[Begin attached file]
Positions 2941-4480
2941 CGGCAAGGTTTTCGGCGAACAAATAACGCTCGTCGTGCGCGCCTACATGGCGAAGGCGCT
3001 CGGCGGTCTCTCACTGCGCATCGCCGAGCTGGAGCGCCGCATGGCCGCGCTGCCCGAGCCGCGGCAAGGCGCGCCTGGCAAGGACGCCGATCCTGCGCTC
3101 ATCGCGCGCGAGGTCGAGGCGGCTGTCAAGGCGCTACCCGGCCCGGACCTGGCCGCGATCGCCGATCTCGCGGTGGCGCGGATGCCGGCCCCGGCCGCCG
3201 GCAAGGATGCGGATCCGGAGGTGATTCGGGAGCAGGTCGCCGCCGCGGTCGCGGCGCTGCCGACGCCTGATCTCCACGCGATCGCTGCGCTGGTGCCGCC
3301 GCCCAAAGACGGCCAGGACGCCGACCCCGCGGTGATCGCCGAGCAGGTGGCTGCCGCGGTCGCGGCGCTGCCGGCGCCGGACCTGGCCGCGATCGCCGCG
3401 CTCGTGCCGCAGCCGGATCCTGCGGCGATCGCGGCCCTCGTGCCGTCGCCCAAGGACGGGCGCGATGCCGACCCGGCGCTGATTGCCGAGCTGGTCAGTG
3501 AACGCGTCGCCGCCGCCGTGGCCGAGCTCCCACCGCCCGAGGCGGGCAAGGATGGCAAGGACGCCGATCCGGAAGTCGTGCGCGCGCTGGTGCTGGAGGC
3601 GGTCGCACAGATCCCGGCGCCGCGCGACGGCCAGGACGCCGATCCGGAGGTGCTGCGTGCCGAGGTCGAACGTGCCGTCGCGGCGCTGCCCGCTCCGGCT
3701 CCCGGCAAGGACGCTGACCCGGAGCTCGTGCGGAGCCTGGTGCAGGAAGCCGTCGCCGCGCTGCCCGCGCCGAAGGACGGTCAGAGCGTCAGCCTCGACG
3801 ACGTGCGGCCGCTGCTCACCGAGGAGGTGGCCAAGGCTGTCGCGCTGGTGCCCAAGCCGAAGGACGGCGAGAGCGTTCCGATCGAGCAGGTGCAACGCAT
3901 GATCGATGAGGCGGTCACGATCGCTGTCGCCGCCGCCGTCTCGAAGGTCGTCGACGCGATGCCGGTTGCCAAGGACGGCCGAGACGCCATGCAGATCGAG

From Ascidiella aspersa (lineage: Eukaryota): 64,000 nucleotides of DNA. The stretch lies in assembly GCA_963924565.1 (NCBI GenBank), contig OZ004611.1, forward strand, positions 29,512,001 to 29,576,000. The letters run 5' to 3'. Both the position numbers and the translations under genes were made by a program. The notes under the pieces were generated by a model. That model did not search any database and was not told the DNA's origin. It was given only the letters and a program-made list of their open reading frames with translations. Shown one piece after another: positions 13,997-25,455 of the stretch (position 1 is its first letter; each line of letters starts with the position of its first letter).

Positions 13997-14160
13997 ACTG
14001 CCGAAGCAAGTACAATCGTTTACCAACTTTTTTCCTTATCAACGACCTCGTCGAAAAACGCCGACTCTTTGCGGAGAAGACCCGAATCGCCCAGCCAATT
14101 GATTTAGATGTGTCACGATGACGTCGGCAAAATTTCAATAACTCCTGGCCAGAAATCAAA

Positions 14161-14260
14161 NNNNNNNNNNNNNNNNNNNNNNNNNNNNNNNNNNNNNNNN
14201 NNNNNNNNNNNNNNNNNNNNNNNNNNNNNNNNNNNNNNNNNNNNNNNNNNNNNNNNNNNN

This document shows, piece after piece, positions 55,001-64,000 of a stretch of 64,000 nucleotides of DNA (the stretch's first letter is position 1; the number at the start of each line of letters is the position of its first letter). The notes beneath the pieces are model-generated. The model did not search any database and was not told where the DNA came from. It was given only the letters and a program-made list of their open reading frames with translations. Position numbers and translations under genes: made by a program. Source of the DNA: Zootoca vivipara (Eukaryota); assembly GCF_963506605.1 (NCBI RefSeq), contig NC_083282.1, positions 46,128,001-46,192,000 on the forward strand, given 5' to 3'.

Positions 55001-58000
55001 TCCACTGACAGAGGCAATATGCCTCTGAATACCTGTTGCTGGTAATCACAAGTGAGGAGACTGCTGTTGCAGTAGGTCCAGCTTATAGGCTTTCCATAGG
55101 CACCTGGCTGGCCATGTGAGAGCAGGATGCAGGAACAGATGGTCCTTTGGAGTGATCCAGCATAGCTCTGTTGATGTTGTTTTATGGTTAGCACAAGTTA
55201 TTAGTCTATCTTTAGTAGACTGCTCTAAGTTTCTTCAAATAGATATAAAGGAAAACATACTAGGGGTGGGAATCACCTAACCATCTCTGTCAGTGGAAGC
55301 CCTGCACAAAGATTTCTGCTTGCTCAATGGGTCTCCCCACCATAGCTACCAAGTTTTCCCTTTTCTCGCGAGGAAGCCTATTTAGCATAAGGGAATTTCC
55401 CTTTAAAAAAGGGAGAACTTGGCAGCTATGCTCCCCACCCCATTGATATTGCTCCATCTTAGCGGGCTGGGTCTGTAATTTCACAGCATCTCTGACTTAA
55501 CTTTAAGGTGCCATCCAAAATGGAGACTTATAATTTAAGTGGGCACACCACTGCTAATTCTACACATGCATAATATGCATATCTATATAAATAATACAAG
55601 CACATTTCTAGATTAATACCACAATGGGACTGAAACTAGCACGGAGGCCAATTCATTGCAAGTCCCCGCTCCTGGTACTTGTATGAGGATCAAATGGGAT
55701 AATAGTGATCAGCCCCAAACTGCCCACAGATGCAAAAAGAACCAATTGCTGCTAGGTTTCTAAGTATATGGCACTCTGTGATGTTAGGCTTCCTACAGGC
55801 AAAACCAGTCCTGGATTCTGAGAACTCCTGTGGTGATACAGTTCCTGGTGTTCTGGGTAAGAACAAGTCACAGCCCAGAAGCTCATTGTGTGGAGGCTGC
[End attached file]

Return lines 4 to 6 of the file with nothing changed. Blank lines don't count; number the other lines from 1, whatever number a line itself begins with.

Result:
3101 ATCGCGCGCGAGGTCGAGGCGGCTGTCAAGGCGCTACCCGGCCCGGACCTGGCCGCGATCGCCGATCTCGCGGTGGCGCGGATGCCGGCCCCGGCCGCCG
3201 GCAAGGATGCGGATCCGGAGGTGATTCGGGAGCAGGTCGCCGCCGCGGTCGCGGCGCTGCCGACGCCTGATCTCCACGCGATCGCTGCGCTGGTGCCGCC
3301 GCCCAAAGACGGCCAGGACGCCGACCCCGCGGTGATCGCCGAGCAGGTGGCTGCCGCGGTCGCGGCGCTGCCGGCGCCGGACCTGGCCGCGATCGCCGCG